Last night Mark and I finally finished a game of Pacific Victory. Yay!
Mark was the Japanese, and he adopted a defensive posture early on. This was pretty much dictated to him by the scenario. We started late in the war, and Japan just cannot sustain an attack. Eventually he was able to assemble a massive armada that was virtually undefeatable, and he used it threaten New Guinea and the surrounding area.
Geography is destiny, they say, and this game proves it. Part of the reason Mark's armada was so strong is that he was able to stay under his "air umbrella," but I couldn't get my umbrella out far enough to attack his ships. I attacked him once w/o good air cover and he virtually obliterated me. The range of aircraft together with the location of islands creates attack lanes and some choke points.
By the end of the game I was figuring out how to take islands using marines and infantry invasions, and I very nearly cut supply to Mark's huge task force using submarines. Subs are sneaky in this game because they can move through enemies and trace supply through enemies.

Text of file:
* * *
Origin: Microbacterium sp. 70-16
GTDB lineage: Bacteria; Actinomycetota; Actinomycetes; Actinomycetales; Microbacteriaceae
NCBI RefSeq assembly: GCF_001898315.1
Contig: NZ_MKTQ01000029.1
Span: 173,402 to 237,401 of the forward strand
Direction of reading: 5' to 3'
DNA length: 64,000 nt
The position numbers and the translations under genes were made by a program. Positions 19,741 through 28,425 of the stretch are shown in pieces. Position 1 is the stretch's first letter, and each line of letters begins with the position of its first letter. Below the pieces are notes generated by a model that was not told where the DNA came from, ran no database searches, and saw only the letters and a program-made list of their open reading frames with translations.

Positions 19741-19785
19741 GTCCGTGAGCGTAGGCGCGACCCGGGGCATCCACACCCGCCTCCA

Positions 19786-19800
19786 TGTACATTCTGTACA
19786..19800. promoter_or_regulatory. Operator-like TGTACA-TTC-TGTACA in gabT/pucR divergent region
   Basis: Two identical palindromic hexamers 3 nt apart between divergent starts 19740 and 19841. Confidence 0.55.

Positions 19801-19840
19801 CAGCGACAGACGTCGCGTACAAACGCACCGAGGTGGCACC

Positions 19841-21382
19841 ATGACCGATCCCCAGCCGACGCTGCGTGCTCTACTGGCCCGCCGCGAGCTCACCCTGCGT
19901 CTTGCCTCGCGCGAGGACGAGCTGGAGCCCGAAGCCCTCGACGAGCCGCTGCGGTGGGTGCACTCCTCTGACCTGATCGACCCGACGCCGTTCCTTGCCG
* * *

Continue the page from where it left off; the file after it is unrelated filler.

On the last turn, I made a desperate attack on the island of Japan. I contemplated adding a suicide attack to distract his navy, but decided against it. If I had done the attack and pinned his navy, I would have blockaded Japan and won the game. Unfortunately, however, unsupplied navies cannot enforce a blockade, and Mark's navy was able to cut supply to my would-be blockaders. We had agreed to use the optional internet victory conditions, and so Mark got the victory.
In retrospect, I probably wasn't aggressive enough as the allies. I was also learning how to conduct land invasions effectively. Finally, I think I spent too much building in-place. It lets you keep up the pressure, but it's very costly. I think the allies need to be cycling units back for cheaper building.
Having spent time over several weeks with this game, I think my rating is settling into the "6-7" region: it's a basically fun game that's worth playing from time to time. The underlying system is pretty good, and the diversity of units is great. While there's a few things that bug me a bit, I found myself re-analyzing the game last night and this morning. I have a few ideas about alternate strategies I might have employed, especially now that I have a feel for naval invasions.
Next week Jon and I are planning to play Fire in the Sky, another game covering the grand strategy of WWII in the Pacific. FitS looks to be a step up in terms of complexity and simulation accuracy. It will be interesting to compare the two games.